We’ve all seen it – a non-gamer decides that a modern game is interesting enough that they want to give it a go. Maybe a group at a party needs a fourth for Overcooked, or it could be that the visuals of a new game caught their attention. But whatever the reason, a person not familiar with modern controllers sits down and struggles to figure out how to make a character move on screen with a bewildering jumble of levers and buttons.
It is almost unbearable for gamers to watch. We’ve all been playing so much and for so long that standard control schemes feel like second nature. Even if you aren’t an FPS player, you know how to move your character around on screen – and you likely know how to jump and crouch. If you don’t play racing games, you still know how to make the car move forward and reverse, and some quick experimentation will locate the button for the handbrake.
To see someone bumble around with a controller – an object that feels like an appendage to gamers – borders on painful. We are all accustomed to picking up a new game and just tapping buttons to see what they do. “That’s my jump. That’s my dodge. There’s my light attack. There’s my heavy.” We all know the drill, because we all do it all the time.
But if you want to know what it is like to pick up a controller and have it feel completely foreign in your hands – like a child – pick up Session: Skate Sim and give it a shot.
The button layout in Session: Skate Sim is so foreign that when I sat down to give the game a shot, my hands and mind conspired to completely rebel against me. Session works overtime to make skateboarding feel realistic, and it doesn’t shy away from forcing the player to rewire their brain to make even the smallest progress forward.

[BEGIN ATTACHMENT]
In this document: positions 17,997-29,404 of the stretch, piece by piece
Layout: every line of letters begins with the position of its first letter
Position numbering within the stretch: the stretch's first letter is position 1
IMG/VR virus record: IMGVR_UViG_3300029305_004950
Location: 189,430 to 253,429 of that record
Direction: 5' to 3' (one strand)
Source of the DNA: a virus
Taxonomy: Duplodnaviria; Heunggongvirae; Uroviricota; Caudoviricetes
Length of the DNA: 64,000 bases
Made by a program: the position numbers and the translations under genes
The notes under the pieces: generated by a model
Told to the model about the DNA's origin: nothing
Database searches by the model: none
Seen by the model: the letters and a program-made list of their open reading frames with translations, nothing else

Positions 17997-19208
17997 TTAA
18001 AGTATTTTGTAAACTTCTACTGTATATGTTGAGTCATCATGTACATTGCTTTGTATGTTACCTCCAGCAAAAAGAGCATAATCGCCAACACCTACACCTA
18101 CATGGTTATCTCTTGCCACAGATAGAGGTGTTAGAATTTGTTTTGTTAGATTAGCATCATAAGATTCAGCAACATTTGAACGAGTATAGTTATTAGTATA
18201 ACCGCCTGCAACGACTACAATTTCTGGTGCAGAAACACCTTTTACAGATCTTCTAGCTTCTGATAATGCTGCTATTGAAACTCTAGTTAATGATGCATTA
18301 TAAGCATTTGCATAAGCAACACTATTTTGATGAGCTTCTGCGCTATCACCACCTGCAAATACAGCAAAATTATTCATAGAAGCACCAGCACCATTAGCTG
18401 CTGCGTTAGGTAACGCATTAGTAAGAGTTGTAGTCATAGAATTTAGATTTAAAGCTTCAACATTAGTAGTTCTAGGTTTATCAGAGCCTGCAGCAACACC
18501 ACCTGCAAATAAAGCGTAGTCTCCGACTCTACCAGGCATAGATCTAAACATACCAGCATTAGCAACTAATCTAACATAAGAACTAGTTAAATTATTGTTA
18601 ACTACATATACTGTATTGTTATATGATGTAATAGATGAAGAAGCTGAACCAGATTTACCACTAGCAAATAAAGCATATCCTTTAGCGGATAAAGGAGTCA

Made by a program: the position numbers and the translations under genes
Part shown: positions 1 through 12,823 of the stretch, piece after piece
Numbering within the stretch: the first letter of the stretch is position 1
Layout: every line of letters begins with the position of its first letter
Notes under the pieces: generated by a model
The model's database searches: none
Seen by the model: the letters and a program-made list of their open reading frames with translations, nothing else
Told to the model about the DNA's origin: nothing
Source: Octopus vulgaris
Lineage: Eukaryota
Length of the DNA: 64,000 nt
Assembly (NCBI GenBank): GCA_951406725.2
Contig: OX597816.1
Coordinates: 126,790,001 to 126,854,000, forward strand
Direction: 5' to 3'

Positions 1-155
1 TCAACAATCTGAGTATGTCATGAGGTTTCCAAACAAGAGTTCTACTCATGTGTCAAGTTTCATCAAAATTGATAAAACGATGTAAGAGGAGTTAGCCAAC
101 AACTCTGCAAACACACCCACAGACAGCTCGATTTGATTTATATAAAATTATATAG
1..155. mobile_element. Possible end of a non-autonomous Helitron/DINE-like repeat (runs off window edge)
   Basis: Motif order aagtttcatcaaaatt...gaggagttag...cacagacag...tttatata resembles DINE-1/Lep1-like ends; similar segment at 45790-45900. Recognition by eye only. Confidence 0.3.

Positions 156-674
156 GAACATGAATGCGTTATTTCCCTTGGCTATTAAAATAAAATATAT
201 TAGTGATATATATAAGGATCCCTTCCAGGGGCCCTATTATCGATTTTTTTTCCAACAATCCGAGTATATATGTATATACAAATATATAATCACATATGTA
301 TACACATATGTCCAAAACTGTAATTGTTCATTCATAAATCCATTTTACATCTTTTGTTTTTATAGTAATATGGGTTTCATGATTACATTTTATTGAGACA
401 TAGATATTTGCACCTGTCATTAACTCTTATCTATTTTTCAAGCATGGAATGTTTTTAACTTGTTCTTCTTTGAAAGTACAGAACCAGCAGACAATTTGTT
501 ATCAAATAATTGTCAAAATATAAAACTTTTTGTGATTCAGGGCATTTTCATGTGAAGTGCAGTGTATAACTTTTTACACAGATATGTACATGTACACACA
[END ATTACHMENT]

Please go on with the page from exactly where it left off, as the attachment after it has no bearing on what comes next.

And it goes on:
On PlayStation, Session has you kick forward with the X and Square buttons. You turn your skateboard with the L2 and R2 triggers. The analog sticks kinda control your weight, as is corresponds with your legs. To do a simple kickflip, you kick forward to get some momentum going, orient yourself with the triggers, squat down on your board with the left stick, and while squatting, you initiate the kickflip with the right stick.
It feels like absolute madness. Your brain just can’t get past the idea that you should be steering with the left stick. So when you are bearing down on a curb that you know is going to send your face skidding across the concrete, you find yourself squatting on your board instead of steering away, all the while screaming “No! No! No! Turn!”. It’s hysterical and fun, and a great way for the developers behind Session: Skate Sim to force players into a learning curve similar to that needed to learn to actually skate.
Having your muscle memory completely subverted in this way is beyond disruptive. I remember the first time I sat down and tried to play a shooter with modern controls. I was accustomed to playing Medal of Honor on PS1, where the right stick strafed, and the player looked up and down with the L1 and L2 buttons. Playing with modern controls, I might as well have been trying to control a submarine – it felt completely foreign, and I kept saying things like “Why would they do it like this?” as I walked endlessly into walls. That feeling of bewilderment has been missing from my life for years, but then I played Session: Skate Sim.
There is no true standard for what the buttons on a controller do. There is simply what we are accustomed to, and what we are not accustomed to. Session: Skate Sim reinvents the wheel to such an extent that when you finally do pull off a brief grind on a short rail, you start shrieking “I did it!”. Every new move you pull off feels like a major achievement. It takes actual effort to string together even a short series of tricks.
It might feel weird, but as video game design, it is clever as hell.
Session: Skate Sim is available today on Xbox, PlayStation, and PC.